‘ … there are some things that my rural home people cannot explain clearly to a white doctor or nurse because they do not know how to say it in their language … .it is now easy to talk to us because they are able to say it in isiZulu’ (Graduate).
The increase in qualified health care workers in rural hospitals assists the patients who used to have to go to a regional or tertiary hospital for a small procedure. Previously some community patients could not travel to a distant facility because of the cost.
‘ … it is no longer necessary for people in the rural areas to have appointments scheduled in the peri-urban / urban parts of the region because now you also find an optometrist and audiologist at a rural hospital which was usually not the case before … ’, (Graduate).
Some participants noted that they had become role models for rural youth. They said that young people do not value education and drop out of school because they do not see the value of continuing. These local graduates can act as a point of reference for other youth facing similar challenges.
‘ … Umthombo (UYDF) has afforded me an opportunity which my family was not able to because I come from a very poor background … , now children in my community will see the importance of education.’ (Graduate).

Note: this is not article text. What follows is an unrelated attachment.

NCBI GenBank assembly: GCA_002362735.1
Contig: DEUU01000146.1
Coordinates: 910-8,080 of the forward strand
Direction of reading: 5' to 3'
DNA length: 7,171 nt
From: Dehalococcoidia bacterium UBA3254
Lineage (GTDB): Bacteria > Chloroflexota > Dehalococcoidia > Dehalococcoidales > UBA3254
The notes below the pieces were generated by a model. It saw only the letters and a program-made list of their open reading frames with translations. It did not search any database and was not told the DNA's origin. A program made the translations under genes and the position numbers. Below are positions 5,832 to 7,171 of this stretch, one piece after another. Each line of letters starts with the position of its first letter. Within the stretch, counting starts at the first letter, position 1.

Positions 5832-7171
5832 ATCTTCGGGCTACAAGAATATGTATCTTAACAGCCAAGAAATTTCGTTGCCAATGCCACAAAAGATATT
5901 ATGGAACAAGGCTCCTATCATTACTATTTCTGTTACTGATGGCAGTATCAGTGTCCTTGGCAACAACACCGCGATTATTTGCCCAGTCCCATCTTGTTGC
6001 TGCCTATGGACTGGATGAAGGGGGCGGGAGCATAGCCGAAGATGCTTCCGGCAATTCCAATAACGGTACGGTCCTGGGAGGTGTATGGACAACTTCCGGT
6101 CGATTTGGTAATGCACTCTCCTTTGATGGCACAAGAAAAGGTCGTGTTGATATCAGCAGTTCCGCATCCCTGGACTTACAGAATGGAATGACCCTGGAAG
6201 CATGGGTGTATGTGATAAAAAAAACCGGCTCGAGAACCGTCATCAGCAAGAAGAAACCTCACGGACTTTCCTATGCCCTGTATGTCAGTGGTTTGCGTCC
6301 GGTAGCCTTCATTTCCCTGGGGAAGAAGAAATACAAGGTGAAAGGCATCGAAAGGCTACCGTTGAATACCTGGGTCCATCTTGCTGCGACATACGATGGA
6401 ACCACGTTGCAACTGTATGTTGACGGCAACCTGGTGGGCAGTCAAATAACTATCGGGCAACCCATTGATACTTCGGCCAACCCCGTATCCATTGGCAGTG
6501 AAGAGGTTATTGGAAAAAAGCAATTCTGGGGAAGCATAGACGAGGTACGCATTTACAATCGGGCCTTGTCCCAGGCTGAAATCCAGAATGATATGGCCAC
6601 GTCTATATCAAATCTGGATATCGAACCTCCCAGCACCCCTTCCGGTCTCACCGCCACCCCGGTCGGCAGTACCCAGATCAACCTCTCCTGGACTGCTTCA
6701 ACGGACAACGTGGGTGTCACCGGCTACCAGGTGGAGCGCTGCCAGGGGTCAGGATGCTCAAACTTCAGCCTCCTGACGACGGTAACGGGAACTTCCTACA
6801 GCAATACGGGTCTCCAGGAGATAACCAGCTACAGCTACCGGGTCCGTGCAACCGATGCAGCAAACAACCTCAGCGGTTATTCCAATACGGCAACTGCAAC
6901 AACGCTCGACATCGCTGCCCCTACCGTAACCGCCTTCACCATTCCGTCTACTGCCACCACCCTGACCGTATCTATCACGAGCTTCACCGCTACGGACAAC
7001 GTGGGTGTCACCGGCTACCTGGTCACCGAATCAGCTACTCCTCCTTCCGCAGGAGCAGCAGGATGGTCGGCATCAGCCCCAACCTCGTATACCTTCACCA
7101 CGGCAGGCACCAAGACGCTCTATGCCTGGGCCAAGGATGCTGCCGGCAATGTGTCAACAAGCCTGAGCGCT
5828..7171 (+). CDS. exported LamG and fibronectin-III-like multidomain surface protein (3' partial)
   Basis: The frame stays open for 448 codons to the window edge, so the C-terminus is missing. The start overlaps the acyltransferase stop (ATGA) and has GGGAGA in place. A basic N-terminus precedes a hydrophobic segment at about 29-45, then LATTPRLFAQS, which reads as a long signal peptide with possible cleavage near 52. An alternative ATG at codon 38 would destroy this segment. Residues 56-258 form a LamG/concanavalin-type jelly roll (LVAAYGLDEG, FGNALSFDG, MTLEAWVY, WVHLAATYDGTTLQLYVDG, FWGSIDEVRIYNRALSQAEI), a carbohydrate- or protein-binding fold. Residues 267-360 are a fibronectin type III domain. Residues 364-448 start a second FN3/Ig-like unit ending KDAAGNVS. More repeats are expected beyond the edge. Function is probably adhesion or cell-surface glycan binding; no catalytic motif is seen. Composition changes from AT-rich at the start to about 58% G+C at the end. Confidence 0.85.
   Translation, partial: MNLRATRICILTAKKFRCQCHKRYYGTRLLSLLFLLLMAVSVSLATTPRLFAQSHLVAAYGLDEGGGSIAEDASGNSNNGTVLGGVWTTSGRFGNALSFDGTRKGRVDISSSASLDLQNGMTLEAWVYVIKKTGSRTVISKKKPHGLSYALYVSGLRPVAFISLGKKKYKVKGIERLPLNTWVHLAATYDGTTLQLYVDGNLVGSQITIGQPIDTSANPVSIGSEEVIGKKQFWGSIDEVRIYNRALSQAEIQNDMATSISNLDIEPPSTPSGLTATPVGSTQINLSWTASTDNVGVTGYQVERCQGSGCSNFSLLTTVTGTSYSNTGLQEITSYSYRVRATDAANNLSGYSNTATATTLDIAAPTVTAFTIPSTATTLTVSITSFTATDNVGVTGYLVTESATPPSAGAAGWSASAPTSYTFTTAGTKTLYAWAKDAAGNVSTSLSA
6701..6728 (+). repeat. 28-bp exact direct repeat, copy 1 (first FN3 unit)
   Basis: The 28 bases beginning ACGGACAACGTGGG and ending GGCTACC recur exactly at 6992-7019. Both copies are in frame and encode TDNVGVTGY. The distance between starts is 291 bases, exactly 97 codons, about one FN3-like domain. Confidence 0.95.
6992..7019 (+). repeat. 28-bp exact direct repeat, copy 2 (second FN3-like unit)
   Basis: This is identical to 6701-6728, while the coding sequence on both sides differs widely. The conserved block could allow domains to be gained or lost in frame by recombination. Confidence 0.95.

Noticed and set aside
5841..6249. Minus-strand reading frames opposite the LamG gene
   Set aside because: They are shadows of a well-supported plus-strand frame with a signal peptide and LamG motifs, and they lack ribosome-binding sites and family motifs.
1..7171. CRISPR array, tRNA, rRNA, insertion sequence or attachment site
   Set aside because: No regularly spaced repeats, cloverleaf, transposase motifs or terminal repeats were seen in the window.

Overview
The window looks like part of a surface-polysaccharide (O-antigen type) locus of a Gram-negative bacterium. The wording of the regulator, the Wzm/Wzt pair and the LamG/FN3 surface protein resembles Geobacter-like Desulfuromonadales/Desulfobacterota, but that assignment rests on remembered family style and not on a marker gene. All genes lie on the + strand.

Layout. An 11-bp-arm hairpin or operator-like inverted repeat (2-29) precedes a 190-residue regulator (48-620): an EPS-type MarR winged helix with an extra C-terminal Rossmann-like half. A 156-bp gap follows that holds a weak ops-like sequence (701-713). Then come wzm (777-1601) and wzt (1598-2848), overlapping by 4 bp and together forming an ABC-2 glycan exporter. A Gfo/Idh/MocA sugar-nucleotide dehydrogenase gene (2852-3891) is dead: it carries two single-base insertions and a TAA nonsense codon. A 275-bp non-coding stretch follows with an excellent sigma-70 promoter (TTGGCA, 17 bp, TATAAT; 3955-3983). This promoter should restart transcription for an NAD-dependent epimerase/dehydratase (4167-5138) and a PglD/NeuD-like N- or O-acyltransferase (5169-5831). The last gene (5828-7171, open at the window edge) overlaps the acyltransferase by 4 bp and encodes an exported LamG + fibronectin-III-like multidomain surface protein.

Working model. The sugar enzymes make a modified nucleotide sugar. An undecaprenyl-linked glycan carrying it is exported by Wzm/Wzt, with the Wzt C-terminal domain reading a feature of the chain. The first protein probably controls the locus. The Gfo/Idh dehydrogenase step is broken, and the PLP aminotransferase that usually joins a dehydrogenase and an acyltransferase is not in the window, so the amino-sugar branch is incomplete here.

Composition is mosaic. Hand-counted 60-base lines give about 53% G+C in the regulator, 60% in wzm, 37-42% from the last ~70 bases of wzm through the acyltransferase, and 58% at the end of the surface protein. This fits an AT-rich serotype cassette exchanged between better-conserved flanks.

‘ … I have built my mother a house and I now drive …. , most people in my community also wish to do the same for their families as well as for themselves’. (Graduate).
Some graduates believed the current marketing strategy of that UYDF is insufficient and this needs to be strengthened to reach more learners at school as early as possible.
‘ … Umthombo (UYDF) should go out there into schools and make the staff and students know the services they provide, what programmes they sponsor, all that information is not readily available … ’ (Graduate).
Difficult workplace environment
Despite the gains in health care provision afforded by the scheme, several difficulties remained which made it difficult for the rural hospitals to retain staff. The graduates said that even though they were from area, the reality of the poor infrastructure in rural communities may affect what the UYDF’s programme is trying to change. There were several examples of poor infrastructure.
‘ … as much as we want to stay long in our rural hospitals but we sometimes feel that we are not appreciated if you look at the type of accommodation that is available within the hospital’ … … it is difficult to work in a place where you are not appreciated’. (Graduate).
The availability of a sufficient number of posts in rural hospital and good equipment is essential for the smooth running of the system and the job-satisfaction and well-being of the staff. If there are insufficient posts or if the existing posts are not filled, over-worked staff may eventually leave. These limitations also affect the variety of services that are required. Generally, there is a lack of equipment in public hospitals which affects the delivery of quality health services to the community.
‘ …. the rural community also deserves better and quality health care, as this is stipulated by the constitution of South Africa’ …. sometimes there are essential posts that are not available at district hospital ….’ (Graduate).